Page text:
NORMAN, Okla. – You have to think Trevor Knight was kind of worried.
More than 84,000 Oklahoma fans certainly were.
A first quarter of a first game with a new quarterback didn’t do anything to calm any nerves as Knight threw the ball around and through receivers. A blacksmith would have shown better touch. Nothing seemed right. He showed no feel and the stats proved it as he went 3-of-10 passing in the first 15 minutes.
Meanwhile, a few hours earlier and a few hundred miles south, Oklahoma State coach Mike Gundy showed so little patience he pulled his starting quarterback after just two series against Mississippi State.
Certainly not every Oklahoma fan was aware of what was going on in Houston with the Cowboys, and Knight wasn’t about to speak on the OSU situation, but he’s not made out of wood. Neither are most of us. We knew what happened.
And we knew it wouldn’t have have been out of bounds for the Sooners and Bob Stoops do the same sort of thing. No reason to think it couldn’t happen.
Because there was every opportunity.
The first quarter ended and the teams went to a timeout with OU facing a third-and-one, the kind of situation where Blake Bell has excelled over the past two seasons. The kind of situation where a quarterback change could have been seamless and harmless and most-likely successful.
Instead Bell never put a helmet on.
“There was no discussion about that,” Stoops said.
None? Not a peep? A thought? OK. Well, that must mean there’s no doubt about this: Knight wasn’t great, but he was good and good enough to have firmly entrenched himself as the Sooner starter after a 34-0 win against ULM.
There will be no two-quarterback situation this season. It’s Trevor Knight’s job.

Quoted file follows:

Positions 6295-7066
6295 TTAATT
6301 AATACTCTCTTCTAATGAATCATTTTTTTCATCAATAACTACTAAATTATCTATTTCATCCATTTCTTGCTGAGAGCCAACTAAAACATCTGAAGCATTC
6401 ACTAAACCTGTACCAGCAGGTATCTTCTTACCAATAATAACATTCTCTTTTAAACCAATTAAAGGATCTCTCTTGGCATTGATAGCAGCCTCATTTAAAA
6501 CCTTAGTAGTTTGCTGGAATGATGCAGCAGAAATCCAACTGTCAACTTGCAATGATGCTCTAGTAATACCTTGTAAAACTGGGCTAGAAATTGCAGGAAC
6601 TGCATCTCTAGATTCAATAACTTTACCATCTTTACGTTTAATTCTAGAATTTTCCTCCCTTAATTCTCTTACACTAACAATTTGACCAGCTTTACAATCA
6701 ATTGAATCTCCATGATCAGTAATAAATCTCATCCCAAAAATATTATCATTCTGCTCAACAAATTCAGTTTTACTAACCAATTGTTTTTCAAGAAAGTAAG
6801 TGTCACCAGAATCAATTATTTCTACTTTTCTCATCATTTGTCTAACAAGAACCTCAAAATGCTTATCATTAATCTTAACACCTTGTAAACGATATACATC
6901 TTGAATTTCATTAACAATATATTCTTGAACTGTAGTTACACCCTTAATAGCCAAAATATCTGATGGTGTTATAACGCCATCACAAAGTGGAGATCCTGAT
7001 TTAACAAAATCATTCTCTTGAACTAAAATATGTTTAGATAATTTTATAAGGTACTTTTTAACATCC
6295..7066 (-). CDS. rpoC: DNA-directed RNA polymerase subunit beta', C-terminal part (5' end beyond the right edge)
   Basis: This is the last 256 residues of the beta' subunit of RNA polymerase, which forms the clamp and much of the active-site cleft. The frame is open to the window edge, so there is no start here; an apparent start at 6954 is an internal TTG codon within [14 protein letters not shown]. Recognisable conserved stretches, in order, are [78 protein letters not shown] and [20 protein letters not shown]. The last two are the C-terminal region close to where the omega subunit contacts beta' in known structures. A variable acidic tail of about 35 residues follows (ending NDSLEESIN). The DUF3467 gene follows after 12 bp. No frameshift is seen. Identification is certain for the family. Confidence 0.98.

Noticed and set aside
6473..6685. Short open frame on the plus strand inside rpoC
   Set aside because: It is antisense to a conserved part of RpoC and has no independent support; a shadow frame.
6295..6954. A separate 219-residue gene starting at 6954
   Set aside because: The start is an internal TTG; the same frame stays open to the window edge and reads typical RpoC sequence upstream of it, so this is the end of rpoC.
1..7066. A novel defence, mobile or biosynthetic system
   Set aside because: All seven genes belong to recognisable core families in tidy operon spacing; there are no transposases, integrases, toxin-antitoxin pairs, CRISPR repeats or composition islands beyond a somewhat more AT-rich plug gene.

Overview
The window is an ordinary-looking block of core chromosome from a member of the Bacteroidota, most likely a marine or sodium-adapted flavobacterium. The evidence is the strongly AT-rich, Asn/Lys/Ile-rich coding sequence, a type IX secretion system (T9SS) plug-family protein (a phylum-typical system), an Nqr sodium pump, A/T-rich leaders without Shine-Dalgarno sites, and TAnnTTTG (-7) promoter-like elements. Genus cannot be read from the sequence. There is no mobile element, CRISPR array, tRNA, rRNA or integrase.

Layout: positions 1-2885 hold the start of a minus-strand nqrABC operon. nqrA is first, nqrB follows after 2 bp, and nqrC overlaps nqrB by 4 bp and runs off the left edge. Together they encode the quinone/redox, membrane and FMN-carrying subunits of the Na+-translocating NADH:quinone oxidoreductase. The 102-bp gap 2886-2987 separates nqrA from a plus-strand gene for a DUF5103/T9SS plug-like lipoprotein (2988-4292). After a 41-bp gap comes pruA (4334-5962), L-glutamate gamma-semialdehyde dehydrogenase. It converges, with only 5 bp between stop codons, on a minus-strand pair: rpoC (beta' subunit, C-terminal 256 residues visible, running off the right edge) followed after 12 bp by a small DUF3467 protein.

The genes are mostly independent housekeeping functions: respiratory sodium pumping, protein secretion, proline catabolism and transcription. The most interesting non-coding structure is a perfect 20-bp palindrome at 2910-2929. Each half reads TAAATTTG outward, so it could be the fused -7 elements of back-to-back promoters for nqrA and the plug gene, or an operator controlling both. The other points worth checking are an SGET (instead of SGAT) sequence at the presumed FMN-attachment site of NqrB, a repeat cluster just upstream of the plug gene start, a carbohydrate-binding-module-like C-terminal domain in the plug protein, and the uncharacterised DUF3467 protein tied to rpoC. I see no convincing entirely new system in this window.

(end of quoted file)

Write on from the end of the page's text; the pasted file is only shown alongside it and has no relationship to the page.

“Not at all,” Knight said about whether he was worried about being benched. “Coaches have 100 percent trust in me.”
It showed as the teams went back out for the second quarter in a scoreless tie. Knight, not Bell, got the 5 yards on third down and the Sooners went on to score – capped off by a 12-yard pass from Knight to Jalen Saunders.
“It’s a whirlwind,” Knight said, “but it’s a dream come true and you run with it. You know you’re going to have to compete anywhere. It turned out it happened to be the right year here and I got my shot.”
Now it seems like he’s really taking advantage of it, so there’s really no need to bog yourself down in the fact the 124 yards passing were the fewest by the Sooners since 2006 and the team’s leading receiver was Saunders with three catches for 30 yards.
Just think of it this way – Knight showed he can provide OU with a little bit of a lot. He was just 11-of-28 passing for 86 yards, but he had three touchdowns. He ran for the most yards by a freshman quarterback since 1989, going for a game-high 103.
Not Heisman numbers and not Johnny Manziel type of talent – not in a game one, anyway – but give Knight a bit of credit in his first game and first time getting hit since he played high school ball in San Antonio two seasons ago.
“It felt good to get out there and get hit around a little,” he said. “I did enough to get us the win. I know we can go up from here and that’s exciting for our team.”
Stoops said it was a positive start and he can exhale for now about his defense which was exposed last season, but it’s the quarterback position most of us folks were interested in dissecting.
“I’m sure he’ll settle down and get smoother with his throws,” Stoops said. “We expect him to continue to improve.”
Everyone else will, too, but for now, smooth, rough, whatever. It’s a 1-0 start for the Sooners.
“The first start is out of the way and now we can move on,” Knight said. “The first game of the year, you start to try and make your routine. It becomes easier. You can get in the flow of the day.”
He’s got nothing to worry about now. Sooner fans might not feel the same way, but they certainly have to feel a bit better.